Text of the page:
Bowing before the god of technology
According to a new study, air pollution in our city is at its lowest level in 30 years, and we have technology to thank. I heard the words come out of the newscasters mouth, but I still couldnt believe them. Not the part about air pollution the part about thanking technology.
In many cities, air pollution certainly has been reduced from levels seen in the early 1970s. Our air is indeed cleaner than it was back then. Of course, with more and more cars on our roads and more and more energy being used, its starting to get worse again. Still, our cleaner air is a wonderful health and environmental success story one we dont reflect on often enough, nor learn from as much as we could.
But we can thank technology? Says who?
Well, it turns out the study was a simple analysis done by an industry-funded think tank. The technology angle was theirs and the TV news folks just followed along. On the surface, its actually true. New technologies and widespread application of existing technologies did help bring air pollution levels down. But no one appears to have asked the simple question: What spurred the invention and application of these new technologies? If they had, they would have found the real hero of the story environmental regulations.
Technology does not arise out of a vacuum. It does not invent itself (at least not yet). It did not wake up one day and decide to clean up our air. Technology is a result of societys values. In the case of air pollution, citizens got angry because their air was dirty and demanded their political leaders do something about it. The result was new environmental regulations that forced industries to clean up their acts.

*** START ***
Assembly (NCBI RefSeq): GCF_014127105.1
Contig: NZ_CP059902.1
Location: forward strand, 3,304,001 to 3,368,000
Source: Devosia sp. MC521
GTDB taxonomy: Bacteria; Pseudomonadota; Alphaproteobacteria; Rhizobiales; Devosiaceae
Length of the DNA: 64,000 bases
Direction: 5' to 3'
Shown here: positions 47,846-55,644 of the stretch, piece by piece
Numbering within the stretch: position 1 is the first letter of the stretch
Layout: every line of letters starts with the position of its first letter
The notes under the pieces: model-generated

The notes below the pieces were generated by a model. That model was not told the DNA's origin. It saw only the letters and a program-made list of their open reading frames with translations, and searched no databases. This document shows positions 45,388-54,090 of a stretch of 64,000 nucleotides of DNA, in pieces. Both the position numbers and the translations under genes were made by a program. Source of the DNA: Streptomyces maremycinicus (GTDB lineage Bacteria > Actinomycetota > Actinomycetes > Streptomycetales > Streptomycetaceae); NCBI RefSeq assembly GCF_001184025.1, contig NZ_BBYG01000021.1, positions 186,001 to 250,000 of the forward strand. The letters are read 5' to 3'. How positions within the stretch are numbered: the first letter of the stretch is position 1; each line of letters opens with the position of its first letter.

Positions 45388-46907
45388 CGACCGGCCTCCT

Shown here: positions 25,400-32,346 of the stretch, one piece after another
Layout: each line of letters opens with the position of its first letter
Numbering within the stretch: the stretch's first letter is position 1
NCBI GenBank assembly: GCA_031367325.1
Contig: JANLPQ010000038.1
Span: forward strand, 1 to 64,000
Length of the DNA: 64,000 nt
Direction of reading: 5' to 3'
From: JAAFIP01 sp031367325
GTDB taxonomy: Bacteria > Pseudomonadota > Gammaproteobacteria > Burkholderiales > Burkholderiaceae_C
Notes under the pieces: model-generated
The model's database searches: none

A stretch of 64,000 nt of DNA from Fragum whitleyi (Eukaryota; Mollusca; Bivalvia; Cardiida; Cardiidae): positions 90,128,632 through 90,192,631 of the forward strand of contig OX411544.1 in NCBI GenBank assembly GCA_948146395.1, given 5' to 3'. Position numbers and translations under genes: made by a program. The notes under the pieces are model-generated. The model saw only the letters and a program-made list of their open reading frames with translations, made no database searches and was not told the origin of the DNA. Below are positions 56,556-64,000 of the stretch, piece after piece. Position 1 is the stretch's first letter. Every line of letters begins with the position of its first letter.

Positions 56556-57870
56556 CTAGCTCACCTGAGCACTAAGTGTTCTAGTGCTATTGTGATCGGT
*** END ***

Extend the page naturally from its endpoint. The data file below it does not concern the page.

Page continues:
Of course, many industry leaders did not want to be regulated. Regulation would force them to be innovative, hire new engineers and scientists, fix existing systems or build new ones. It would cost them money up front. And even if that investment paid off down the road due to better efficiency, the initial outlay would cut into their quarterly profits.
So many industries fought environmental regulations tooth and nail. From car companies, to electricity generators to appliance manufacturers, they fought change. They said such regulations would put them out of business. They said conforming to them would destroy the economy. Sometimes they said it couldnt be done that it was impossible.
But after all the fuss, once the targets and timelines had been set, industries went to work. They tried new things. They invented new products and processes, and they got the job done. Thats where the technology came from. It didnt just appear one day in a burning bush. It was a result of the hard work of a variety of different groups of people.
If we recognise that many problems are also opportunities, we can take advantage of them and regulation can help. Our cleaner air is just one example. Its saved countless lives, billions of dollars and improved the lives of millions of people. Phasing out ozone-depleting substances like CFCs is another success. So are seat belts and air bags. None of these advances would have occurred if it werent for the government regulation that spurred innovation and the people who made it happen.
So, we can thank the engineers and scientist who did the technical work. We can thank the leaders who had the political courage to stand up to nay-saying industrial groups and enact strong regulations. We can thank the health and environmental organisations, and the concerned citizens who demanded governments take action.
But thanking technology? Sorry, wrong hero.
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